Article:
Bonnie then went to describe other problems for which they provided similar algorithms to reduce run time while providing great accuracy. One that seemed really interesting was to combine and cluster cell data that was obtained via multiple experiments by different research groups.

Bonnie’s algorithm clustered cell data from 26 different experiments.

For more information, visit Bonnie Berger’s website:

Generating Ideas of Undergraduate Research Projects

How do Joe Gallian, Katie Johnson, Stephan Garcia and Colin Adams generate ideas for their many undergraduate research projects? Pamela Harris put together a panel and this is what they had to say.

Joe Gallian:

– Do original research, have high expectations, expect some frustration, and always ask students to write their results as they get them.

– Use computers to generate data. Some projects don’t need to involve proofs. They can analyze interesting data.

– Look at Math Magazine, Involve, and other journals that publish work done with undergraduates.

Katie Johnson:

– Any time you think of an idea that might work for an undergraduate research project, write it in a notebook. Bring the notebook with you to conferences and events.

– Keep a folder with interesting papers that undergraduates could read.

– Stay current, attend conferences, seminars, and colloquia (and bring your notebook).

– Once students are working with you, ask them to think of 3 to 5 questions that might lead to other research projects.

Stephan Garcia:

– When needed, stretch your research area a bit. Try new topics. Search for fertile ground. Trust yourself.

– Encourage your students to find variants of existing questions.

– Ask students to read a paper and come back with 20 questions about it. Many won’t be “good” questions but some might lead to interesting projects.

– Be flexible, if something is not working, be willing to pivot and adapt. Change assumptions; be creative.

Colin Adams:

– Have the antenna up. While you are at math events, always think about if there is a project that can be done by students.

– Find something students can compute (even if they don’t understand the math). Fill in the details later.

– Learn about related areas to your research. One way to do this is to teach courses related to these areas.

– At the end of courses, collect papers and give them to students to present on them. Often interesting projects arise in this way.

– Think about whether you can generalize results or change assumptions a bit.

“Have FUN!” – Joe Gallian

Didn’t do well in high school. Didn’t think he would go to college. After getting his PhD, he applied to 145 jobs and got one, just one… University of Minnesota Duluth. Then, he became the father of undergraduate research. I am talking about Joe Gallian.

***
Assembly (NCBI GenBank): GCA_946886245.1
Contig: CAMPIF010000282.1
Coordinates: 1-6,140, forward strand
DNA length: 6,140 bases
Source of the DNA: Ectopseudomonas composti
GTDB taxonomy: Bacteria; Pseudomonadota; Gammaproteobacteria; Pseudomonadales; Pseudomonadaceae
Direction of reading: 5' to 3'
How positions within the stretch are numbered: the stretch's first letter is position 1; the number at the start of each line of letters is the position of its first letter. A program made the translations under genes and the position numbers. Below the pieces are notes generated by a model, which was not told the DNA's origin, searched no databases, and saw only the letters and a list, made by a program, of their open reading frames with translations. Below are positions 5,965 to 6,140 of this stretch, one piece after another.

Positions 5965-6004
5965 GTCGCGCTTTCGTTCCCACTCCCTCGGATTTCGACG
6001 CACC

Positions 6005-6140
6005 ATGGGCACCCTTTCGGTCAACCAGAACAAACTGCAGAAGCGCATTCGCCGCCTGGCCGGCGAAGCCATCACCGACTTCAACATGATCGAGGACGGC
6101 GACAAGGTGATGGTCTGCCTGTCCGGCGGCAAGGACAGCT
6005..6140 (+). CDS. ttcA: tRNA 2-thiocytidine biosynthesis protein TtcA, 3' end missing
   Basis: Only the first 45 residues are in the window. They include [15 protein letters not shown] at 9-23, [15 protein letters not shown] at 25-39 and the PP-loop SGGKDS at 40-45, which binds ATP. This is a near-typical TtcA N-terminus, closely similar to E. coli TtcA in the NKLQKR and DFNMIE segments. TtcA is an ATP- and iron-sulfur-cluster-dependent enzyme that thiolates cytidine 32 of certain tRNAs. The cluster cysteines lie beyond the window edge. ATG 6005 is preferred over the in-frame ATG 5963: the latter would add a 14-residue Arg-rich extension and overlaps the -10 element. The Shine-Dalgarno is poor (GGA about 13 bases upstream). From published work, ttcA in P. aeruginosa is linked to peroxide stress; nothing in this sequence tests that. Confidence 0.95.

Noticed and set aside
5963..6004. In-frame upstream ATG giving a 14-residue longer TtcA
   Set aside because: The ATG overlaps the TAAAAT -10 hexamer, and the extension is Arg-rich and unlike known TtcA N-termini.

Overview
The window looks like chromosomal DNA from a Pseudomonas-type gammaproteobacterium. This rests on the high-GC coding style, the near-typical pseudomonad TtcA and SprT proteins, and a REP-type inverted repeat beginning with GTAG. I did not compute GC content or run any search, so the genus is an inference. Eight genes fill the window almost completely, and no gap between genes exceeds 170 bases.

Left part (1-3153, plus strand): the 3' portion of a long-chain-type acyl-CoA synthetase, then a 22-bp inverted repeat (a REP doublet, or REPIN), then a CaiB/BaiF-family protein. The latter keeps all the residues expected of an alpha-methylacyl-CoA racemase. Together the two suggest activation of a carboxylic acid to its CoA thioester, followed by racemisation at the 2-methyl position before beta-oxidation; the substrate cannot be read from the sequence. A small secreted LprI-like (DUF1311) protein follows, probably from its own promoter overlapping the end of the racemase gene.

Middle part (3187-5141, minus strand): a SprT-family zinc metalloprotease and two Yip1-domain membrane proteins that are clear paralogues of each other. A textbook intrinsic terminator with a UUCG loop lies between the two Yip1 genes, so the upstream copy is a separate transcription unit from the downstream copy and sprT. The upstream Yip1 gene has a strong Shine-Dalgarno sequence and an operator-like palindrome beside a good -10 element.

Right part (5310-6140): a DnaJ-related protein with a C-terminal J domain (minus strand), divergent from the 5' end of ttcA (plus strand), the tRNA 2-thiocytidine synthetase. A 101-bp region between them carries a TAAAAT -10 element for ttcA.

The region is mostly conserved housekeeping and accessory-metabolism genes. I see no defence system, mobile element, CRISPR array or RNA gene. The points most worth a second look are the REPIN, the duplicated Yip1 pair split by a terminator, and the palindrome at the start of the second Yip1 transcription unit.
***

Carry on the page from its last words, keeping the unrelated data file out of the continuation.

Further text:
During JMM 2020, Joe talked about his REU program. Then, Shah Roshan Zamir (a former student of Joe), premiered a documentary about Joe and the program, which has ran continuously since 1987. It was fun, informative, and it conveyed how much fun students have in the program. It will be shown again at 2020 MAA MathFest and will eventually be available in YouTube.

In the documentary, after singing a Beatles son, Joe says “When you go to a new place, make yourself valuable.” For him, it was believing in and conducting undergraduate research. In his program, arguably the most successful math REU, he has some guidelines. The first one: participants should have FUN. Joe organizes weekly field trips, students play Math Charades and other games, and throughout the year, the program has developed all sorts of funny traditions: Duluth mile, erase the whiteboard, halftime show, crossing the river, and many others. You have to ask him about them…

Crossing the river. Ask Joe…

His alumni, which include Manjul Bhargava and Melanie Wood, paint a picture of a humble, fun, caring, and supportive advisor. In the Documentary, he takes things lightly, has fun singing Beatles songs, and shares great pieces of advice. “Find something to do, something to love, and something to look forward to.” And “Have FUN!”

Finding solutions to x^3+y^3+z^3=n?

“Tony gave the best lecture I ever saw at Rice.” When Brendan Hassett introduces a speaker with such words, you know you are in for a treat. Tony Várilly-Alvarado gave an inviting AMS Invited Address Wednesday morning.

“Can you find three integers (you can use negative numbers) $x$,$y$, and $z$ such that $x^3+y^3+z^3=35$?” he playfully asked. What about $x^3+y^3+z^3=34$?

While $(3,2,0)$ and $(3,2,-1)$ provide solutions for these questions, if you consider $x^3+y^3+z^3=33$ the first solution appeared in 2019 and involves integers with 16 digits. And if you consider $x^3+y^3+z^3=32$, there are no solutions! What is going on? To explain this, Tony took us through the wonderful world of projective space and elliptic curves.

Let’s first look at an easier question by “only” considering tuples $(x,y,z)$ such that $x^2+y^2=z^2$, i.e., Pythagorean triples. Since once you have a solution, any multiple of it is also a solution, then we only need to consider $x,y,$ and $z$ to be co-primes. In other words, we can look at it with a projective lense.

To find solutions, rescale $z$ to be 1 and consider rational solutions to $(x/z)^2+(y/z)^2-1=0$.  Setting $X=x/z$ and $Y=y/z$, we reduce the problem to finding rational solutions to $X^2+Y^2=1$ in projective space aka where you are allowed to rescale $X$ and $Y$. Using a bit of projective geometry, it turns out that the map

$$(X:Y)\to (2XY:X^2-Y^2:X^2+Y^2)$$

describe all such solutions, hence all Pythagorean triples are of the form $(2XY,X^2-Y^2,X^2+Y^2)$ or multiples of it.

By converting algebraic equations to geometric objects in projective geometry, Tony explained that the equation $x^3+y^3=z^3$ has actually no non-zero solutions (this is the $n=3$ version of Fermat’s Last Theorem) and that, going back to the initial question, $x^3+y^3+z^3=n$ seems to only have solutions when $n\neq \pm4 \mod 9$. To this date, this remains an open problem.

To be fair to Tony, he also talked about several other interesting objects: perfect cuboids, magic squares and how using similar methods, one can provide evidence for the veracity of conjectures involving these objects.

I left the room impressed by the talk. It was engaging, interesting, and quite understandable despite it touching technical mathematical tools. Well done Tony!